The U.S. Department of Energy (DOE) has awarded up to $120 million over five years to a multi-partner team led by Argonne National Laboratory to establish a new batteries and energy-storage hub that will help develop new technology to take greater advantage of intermittent renewable energy sources like wind energy and solar power.
The hub, which will be known as the Joint Center for Energy Storage Research (JCESR), will combine the research and development of five DOE national laboratories, five universities and four private firms in an effort to achieve advances in battery performance.
"Based on the tremendous advances that have been made in the past few years, there are very good reasons to believe that advanced battery technologies can and will play an increasingly valuable role in strengthening America’s energy and economic security by reducing our oil dependence, upgrading our aging power grid and allowing us to take greater advantage of intermittent energy sources like wind and solar," notes DOE Secretary Steven Chu.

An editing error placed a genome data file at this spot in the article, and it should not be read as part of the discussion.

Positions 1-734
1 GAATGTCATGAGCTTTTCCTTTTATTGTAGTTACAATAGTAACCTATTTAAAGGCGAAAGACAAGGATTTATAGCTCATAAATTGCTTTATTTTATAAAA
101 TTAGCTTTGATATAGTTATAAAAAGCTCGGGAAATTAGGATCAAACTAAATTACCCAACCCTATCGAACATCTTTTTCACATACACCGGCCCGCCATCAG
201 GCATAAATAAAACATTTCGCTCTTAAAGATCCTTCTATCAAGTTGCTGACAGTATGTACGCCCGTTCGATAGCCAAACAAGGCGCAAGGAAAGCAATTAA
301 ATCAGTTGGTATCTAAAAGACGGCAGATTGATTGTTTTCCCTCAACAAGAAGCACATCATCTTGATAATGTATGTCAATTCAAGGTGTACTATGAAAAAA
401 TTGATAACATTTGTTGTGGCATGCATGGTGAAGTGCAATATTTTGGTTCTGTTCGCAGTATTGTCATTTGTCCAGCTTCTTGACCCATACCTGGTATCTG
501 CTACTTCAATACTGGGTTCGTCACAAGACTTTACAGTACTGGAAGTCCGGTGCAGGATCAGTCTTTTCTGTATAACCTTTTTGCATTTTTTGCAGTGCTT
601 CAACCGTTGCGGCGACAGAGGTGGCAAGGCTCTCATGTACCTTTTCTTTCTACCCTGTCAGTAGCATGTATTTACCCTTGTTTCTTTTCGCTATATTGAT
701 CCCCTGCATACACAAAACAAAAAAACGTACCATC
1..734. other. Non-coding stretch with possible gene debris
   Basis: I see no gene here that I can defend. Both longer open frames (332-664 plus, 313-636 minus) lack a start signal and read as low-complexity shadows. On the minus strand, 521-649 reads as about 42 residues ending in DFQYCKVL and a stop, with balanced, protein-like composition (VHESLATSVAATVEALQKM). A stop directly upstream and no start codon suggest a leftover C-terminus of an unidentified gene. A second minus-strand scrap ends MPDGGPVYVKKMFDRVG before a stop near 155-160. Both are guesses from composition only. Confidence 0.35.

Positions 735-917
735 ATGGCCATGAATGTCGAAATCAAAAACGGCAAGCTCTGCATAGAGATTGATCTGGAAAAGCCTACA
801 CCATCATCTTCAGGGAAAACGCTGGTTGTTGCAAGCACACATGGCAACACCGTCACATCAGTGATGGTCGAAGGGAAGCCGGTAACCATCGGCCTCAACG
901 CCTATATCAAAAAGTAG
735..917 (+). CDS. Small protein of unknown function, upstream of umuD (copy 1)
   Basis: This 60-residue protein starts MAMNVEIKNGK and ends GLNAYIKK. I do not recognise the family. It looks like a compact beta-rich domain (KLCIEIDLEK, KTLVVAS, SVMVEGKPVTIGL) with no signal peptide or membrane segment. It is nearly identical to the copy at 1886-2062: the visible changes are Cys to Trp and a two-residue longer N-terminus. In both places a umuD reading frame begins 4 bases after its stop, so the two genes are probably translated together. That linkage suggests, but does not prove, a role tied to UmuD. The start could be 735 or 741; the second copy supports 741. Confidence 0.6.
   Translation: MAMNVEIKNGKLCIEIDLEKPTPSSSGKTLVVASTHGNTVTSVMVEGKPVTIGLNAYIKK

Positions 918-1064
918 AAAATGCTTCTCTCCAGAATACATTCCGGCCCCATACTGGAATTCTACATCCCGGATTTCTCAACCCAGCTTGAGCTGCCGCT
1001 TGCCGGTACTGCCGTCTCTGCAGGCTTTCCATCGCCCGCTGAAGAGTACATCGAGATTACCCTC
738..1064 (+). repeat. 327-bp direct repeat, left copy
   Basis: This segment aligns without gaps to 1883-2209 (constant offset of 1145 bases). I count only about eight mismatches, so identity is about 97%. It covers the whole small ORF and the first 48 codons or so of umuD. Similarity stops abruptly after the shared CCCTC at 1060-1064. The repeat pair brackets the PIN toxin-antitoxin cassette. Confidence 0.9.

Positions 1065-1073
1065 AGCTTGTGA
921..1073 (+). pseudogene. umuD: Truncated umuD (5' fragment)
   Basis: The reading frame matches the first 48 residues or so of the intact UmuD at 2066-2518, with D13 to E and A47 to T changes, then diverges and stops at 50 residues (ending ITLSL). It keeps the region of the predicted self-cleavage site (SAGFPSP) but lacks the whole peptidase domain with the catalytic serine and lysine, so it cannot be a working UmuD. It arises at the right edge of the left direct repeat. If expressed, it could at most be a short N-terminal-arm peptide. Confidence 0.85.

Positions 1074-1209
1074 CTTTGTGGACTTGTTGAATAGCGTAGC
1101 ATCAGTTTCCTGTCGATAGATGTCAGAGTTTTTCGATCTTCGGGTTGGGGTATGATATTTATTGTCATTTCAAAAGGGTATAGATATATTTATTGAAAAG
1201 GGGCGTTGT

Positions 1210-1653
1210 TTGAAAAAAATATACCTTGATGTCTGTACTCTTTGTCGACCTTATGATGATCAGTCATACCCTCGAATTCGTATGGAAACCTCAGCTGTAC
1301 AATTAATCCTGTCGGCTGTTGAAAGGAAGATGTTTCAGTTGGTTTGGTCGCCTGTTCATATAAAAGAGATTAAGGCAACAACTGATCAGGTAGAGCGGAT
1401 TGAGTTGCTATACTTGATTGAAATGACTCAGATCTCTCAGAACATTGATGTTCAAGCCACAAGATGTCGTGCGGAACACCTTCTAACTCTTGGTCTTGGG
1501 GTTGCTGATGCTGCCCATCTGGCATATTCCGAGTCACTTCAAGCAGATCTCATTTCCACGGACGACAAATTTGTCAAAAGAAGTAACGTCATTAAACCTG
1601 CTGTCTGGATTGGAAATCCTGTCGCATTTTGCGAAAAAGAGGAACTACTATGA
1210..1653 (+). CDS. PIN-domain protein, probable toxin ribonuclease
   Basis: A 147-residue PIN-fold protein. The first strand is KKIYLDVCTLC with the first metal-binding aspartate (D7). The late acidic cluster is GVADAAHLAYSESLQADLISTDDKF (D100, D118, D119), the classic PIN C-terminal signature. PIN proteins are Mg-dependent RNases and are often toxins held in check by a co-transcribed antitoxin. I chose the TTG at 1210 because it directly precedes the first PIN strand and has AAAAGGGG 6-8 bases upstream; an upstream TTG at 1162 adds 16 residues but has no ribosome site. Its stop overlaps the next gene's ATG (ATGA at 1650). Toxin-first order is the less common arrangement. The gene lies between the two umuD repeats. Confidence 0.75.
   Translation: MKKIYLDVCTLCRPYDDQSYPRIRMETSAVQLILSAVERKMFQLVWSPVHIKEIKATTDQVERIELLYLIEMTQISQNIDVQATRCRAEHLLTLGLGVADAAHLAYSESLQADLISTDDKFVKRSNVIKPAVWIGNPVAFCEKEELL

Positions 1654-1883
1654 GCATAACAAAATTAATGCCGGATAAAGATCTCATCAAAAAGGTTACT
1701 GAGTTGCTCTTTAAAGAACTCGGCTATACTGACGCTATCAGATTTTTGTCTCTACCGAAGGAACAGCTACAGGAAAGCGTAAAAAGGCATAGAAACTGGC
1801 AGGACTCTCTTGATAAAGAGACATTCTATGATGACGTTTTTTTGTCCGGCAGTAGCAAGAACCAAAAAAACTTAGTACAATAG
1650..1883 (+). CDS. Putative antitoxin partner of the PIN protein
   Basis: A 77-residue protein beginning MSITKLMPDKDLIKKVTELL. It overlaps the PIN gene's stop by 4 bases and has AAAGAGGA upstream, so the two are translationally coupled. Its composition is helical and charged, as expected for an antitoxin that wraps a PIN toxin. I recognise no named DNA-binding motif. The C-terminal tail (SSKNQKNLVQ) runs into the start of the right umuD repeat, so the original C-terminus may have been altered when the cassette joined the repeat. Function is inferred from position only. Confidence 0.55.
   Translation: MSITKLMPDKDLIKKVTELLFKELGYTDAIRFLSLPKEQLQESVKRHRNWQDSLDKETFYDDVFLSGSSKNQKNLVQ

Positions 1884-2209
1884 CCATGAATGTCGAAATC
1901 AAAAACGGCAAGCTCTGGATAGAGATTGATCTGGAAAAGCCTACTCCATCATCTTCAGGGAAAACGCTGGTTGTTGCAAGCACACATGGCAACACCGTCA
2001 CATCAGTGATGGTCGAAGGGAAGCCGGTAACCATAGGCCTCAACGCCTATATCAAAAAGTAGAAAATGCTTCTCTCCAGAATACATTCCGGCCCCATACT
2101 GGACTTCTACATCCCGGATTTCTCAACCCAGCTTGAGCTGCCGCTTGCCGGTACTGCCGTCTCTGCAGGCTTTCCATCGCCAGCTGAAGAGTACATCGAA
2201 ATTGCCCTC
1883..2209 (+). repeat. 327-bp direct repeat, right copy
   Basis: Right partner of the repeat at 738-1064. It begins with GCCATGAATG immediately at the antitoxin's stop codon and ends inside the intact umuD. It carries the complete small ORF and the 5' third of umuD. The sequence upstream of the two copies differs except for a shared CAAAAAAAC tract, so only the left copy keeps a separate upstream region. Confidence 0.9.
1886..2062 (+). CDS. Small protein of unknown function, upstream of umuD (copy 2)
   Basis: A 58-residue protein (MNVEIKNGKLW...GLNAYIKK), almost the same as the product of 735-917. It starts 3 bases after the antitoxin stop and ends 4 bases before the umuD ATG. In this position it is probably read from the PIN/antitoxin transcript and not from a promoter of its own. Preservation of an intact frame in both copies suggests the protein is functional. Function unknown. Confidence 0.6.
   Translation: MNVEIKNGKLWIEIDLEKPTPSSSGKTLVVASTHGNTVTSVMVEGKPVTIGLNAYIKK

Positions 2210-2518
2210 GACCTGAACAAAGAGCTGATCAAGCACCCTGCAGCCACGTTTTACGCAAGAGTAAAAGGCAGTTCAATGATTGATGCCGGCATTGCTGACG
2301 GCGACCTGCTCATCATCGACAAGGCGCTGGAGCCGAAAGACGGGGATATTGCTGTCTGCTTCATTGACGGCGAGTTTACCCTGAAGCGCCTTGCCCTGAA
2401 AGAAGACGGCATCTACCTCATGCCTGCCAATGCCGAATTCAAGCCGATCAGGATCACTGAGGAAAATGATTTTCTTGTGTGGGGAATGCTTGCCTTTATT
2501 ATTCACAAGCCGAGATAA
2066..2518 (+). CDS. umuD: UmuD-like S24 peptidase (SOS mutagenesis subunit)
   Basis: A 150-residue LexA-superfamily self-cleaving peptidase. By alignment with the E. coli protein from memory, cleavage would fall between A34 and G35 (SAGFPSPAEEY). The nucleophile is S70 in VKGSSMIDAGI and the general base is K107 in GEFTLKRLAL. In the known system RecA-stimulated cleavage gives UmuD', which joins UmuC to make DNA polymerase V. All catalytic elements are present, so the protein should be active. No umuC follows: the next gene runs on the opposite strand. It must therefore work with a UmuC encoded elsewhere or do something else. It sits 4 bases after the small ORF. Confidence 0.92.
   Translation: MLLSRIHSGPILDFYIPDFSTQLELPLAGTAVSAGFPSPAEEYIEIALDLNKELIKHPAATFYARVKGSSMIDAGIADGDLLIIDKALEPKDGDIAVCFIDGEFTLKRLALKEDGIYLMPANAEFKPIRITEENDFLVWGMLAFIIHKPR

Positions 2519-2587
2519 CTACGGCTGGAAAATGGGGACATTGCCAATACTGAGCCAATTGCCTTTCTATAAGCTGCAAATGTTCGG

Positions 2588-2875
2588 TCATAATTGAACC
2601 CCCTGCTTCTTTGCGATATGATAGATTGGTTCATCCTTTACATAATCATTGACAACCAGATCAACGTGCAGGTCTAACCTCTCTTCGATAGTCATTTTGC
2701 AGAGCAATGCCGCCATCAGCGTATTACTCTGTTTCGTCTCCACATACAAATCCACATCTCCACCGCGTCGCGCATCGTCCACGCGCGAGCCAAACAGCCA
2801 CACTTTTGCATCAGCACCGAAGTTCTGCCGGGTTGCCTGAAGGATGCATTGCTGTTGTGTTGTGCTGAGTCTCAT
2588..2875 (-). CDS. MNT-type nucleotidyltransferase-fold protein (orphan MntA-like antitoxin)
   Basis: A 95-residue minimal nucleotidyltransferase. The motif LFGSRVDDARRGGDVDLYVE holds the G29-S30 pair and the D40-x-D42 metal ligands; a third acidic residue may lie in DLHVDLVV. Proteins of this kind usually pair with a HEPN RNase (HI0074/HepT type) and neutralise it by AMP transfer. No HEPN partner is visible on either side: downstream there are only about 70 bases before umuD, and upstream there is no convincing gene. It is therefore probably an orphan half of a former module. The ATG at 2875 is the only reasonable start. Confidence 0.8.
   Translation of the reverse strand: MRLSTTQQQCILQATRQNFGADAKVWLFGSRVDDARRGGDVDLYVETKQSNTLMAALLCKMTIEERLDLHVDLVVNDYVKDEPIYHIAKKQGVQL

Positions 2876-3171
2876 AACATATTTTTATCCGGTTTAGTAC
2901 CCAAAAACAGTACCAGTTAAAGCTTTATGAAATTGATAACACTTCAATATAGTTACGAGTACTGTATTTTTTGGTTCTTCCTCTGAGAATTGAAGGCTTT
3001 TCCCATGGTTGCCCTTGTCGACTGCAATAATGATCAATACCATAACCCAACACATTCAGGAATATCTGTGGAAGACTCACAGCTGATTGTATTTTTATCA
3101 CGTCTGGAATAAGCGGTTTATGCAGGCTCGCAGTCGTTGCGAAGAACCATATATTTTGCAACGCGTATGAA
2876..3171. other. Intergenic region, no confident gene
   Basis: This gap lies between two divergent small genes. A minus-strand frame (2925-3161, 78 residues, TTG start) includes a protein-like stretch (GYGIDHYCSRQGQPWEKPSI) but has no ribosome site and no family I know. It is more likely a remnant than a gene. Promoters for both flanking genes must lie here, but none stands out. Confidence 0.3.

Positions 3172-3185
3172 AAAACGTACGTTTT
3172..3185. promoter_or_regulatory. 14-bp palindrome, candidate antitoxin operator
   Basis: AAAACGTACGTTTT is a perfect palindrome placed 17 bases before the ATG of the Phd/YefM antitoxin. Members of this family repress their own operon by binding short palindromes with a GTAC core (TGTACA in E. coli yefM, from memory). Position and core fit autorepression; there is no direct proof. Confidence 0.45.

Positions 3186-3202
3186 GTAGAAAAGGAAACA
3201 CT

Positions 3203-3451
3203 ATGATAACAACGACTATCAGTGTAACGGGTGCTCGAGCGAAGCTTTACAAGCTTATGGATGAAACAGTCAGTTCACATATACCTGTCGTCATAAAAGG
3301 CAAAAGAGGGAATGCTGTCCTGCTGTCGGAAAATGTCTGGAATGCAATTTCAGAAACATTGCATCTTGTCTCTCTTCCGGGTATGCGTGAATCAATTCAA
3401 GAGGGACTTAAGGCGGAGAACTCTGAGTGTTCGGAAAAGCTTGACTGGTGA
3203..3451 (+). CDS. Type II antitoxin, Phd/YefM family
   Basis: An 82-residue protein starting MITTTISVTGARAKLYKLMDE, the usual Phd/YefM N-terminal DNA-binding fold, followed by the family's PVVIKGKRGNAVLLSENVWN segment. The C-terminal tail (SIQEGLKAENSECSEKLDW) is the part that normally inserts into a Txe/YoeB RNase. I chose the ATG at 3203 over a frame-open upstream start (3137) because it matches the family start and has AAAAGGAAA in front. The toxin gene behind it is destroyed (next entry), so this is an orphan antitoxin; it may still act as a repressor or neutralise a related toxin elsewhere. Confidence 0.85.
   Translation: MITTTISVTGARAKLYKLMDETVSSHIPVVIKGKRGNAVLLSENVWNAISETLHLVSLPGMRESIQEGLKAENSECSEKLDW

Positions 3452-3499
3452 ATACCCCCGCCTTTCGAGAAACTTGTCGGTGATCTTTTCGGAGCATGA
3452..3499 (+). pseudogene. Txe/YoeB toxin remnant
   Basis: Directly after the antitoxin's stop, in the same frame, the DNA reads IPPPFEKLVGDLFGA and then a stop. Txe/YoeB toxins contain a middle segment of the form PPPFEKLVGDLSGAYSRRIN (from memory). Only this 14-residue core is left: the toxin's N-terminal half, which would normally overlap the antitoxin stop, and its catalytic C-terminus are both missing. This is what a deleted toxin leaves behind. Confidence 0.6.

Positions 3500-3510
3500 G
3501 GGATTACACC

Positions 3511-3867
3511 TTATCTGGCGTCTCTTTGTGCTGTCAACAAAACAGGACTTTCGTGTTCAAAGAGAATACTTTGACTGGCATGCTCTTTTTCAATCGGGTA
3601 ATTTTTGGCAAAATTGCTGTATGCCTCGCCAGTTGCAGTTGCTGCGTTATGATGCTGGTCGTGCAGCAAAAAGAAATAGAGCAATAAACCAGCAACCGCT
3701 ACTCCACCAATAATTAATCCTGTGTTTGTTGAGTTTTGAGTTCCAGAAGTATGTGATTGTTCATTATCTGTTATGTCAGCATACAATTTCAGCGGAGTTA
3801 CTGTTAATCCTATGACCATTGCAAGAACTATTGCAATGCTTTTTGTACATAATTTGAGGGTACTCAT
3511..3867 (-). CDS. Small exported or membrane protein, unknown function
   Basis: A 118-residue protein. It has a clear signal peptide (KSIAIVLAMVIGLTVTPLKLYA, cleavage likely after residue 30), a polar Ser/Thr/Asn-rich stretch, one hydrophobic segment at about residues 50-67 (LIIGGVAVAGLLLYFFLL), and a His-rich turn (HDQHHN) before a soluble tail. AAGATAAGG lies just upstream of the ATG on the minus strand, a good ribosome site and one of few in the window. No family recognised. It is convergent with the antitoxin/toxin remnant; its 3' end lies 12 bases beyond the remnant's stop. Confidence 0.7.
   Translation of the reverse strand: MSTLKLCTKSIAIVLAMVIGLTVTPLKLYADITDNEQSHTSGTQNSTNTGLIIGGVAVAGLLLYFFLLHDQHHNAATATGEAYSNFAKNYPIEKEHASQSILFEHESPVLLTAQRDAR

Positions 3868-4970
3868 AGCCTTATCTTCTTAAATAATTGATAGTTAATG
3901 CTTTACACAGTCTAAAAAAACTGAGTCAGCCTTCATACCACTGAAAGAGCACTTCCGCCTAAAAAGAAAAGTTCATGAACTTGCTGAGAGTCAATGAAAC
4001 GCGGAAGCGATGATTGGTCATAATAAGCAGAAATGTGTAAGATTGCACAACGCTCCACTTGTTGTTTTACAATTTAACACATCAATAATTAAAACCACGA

Illinois Gov. Pat Quinn is providing $5 million through the state’s Jobs Now! capital construction plan to help build the JCESR facility, which will be located on the Argonne National Laboratory campus in suburban Chicago. Additionally, the governor has committed to working with the state’s General Assembly to provide an additional $30 million in future capital funding for the building.
JCESR will be directed by George W. Crabtree, senior scientist at Argonne; distinguished fellow and associate division director; distinguished professor of physics, electrical and mechanical engineering at the University of Illinois at Chicago; and an internationally recognized leader in energy research.
Other national labs partnering with Argonne include Lawrence Berkeley National Laboratory, Pacific Northwest National Laboratory, Sandia National Laboratories and SLAC National Accelerator Laboratory. University partners include Northwestern University, the University of Chicago, the University of Illinois-Chicago, the University of Illinois-Urbana Champaign, and the University of Michigan. Four industrial partners have also joined: Dow Chemical Co., Applied Materials Inc., Johnson Controls Inc. and Clean Energy Trust.